End User Awareness 9 – Signs of activity and what to do

Signs of Suspicious Activity and Actions

Persistent popup
While the occasional pop-up may be normal, when you begin experiencing an increase in pop-ups, ads, or flashing banners on pages where you have never seen them before, this is a cause for suspicion.

If you begin receiving pop-up advertisements while you are not even on the internet, this is a very serious sign of infection. It is always better to be “Safe than Sorry”. If your computer is acting abnormally, contact IT support immediately or take actions yourself.

Browser Settings
Browser settings are what control what we see when our computer accesses the internet and how our computer connects to the internet. Sometimes when we install a new program, we may find that we have a new option or search bar on our internet browser that we did not have before. We may find that our homepage has been changed, or we are getting many “Certificate Error” messages. Be careful to note changes in how your computer browser looks and behaves, especially after installing new software.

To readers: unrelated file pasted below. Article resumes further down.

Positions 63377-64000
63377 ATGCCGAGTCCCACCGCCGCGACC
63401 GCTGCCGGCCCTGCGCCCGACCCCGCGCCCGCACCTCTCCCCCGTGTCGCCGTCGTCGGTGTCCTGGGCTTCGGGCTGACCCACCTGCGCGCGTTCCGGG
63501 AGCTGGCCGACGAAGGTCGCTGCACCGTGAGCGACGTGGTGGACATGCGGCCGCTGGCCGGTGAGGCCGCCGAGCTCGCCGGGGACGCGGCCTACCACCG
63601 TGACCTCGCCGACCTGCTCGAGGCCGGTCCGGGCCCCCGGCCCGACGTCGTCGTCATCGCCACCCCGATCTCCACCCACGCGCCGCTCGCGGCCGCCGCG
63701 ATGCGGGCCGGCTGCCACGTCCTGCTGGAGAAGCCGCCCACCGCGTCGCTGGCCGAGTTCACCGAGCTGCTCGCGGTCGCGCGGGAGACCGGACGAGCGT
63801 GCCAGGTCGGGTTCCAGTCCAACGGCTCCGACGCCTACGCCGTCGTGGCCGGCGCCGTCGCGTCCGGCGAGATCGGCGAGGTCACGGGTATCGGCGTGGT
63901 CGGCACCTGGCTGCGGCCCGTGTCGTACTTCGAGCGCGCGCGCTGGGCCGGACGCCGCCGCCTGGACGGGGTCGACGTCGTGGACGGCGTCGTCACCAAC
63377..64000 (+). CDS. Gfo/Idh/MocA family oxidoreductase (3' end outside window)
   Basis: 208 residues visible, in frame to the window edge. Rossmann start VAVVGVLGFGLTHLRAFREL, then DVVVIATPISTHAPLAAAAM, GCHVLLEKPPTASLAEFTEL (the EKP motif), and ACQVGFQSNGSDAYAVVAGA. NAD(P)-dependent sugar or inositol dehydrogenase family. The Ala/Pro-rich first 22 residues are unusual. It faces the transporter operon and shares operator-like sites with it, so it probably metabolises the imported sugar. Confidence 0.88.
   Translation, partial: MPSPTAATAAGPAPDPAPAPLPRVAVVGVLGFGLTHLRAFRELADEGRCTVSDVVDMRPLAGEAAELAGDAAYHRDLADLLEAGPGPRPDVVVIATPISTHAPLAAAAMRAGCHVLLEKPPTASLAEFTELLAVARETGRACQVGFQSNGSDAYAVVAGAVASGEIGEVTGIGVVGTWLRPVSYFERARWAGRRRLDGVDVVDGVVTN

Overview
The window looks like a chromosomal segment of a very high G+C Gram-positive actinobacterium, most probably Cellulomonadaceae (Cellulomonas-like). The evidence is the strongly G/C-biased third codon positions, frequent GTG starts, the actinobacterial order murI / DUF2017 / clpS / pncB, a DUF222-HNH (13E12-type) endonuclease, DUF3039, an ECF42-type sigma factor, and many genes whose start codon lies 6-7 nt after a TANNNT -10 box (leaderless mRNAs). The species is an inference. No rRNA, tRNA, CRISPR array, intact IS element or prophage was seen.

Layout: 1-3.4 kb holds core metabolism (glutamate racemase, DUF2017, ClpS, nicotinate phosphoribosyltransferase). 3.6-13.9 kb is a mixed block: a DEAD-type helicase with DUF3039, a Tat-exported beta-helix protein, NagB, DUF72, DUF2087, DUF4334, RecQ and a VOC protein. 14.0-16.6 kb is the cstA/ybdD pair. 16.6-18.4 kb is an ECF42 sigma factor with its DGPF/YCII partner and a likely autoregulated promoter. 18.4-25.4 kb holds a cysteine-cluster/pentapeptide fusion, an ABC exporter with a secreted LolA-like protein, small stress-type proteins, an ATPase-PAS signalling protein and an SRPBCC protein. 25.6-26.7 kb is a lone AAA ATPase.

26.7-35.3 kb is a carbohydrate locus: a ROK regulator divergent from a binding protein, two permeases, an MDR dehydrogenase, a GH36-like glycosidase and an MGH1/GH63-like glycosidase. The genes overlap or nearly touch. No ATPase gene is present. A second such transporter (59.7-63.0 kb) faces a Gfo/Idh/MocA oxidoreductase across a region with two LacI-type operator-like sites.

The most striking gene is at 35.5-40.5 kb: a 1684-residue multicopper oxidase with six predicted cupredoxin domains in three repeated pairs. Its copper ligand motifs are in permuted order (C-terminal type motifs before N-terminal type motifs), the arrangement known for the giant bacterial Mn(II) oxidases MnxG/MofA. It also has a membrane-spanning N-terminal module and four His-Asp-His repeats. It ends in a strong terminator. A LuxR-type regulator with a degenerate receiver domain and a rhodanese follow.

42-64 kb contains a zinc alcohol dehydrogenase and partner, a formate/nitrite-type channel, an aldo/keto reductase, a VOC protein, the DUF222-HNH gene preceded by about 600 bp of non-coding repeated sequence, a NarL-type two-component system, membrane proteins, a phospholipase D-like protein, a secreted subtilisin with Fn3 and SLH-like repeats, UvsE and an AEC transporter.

New files
The files on our computer are typically placed there by us, the IT staff, or a computer or software change. When we notice that we have new files, oddly named folders, or are consistently missing files that we know we have saved, there may be some cause for concern.

This does not mean to include the “occasional misplaced file”. Viruses modifying our files and folders may be attempting to delete, export, or encrypt mass amounts of our data.

Steps for handling an infection

Isolate your computer
Remove the computer from the network and disconnect from the internet immediately. Do not leave the computer online or locally. Do not plug in any new devices and do disconnect any USBs that you have plugged in. Go to the task manager with ctrl + shift + esc and shut down all abnormal programs including other useless ones that are running in the background. If you can, run a scan with Rkill to terminate processes. Run as many scans as you possibly can in many different sections such as adware, virus, and ransomware.

Maintain any evidence
Do not delete any files, even if malicious ones. The security team can use these to determine what may be wrong and use the proof to keep safe from the next attempt of an attack. Do not delete any emails, only move them to your junk and block the sender.

If you can, get to know your computer’s folders and files so you can realize when something is different and when it’s time to take action. It’s important to keep a good system healthy and structured.

Contact the security team
Contact the security team to turn over the device. Any obvious malicious activity should become prior to fixing, and remember to always follow the instructions of the security team. If you are your own security team, be your own boss and make choices based on other people’s expertise and ask for help.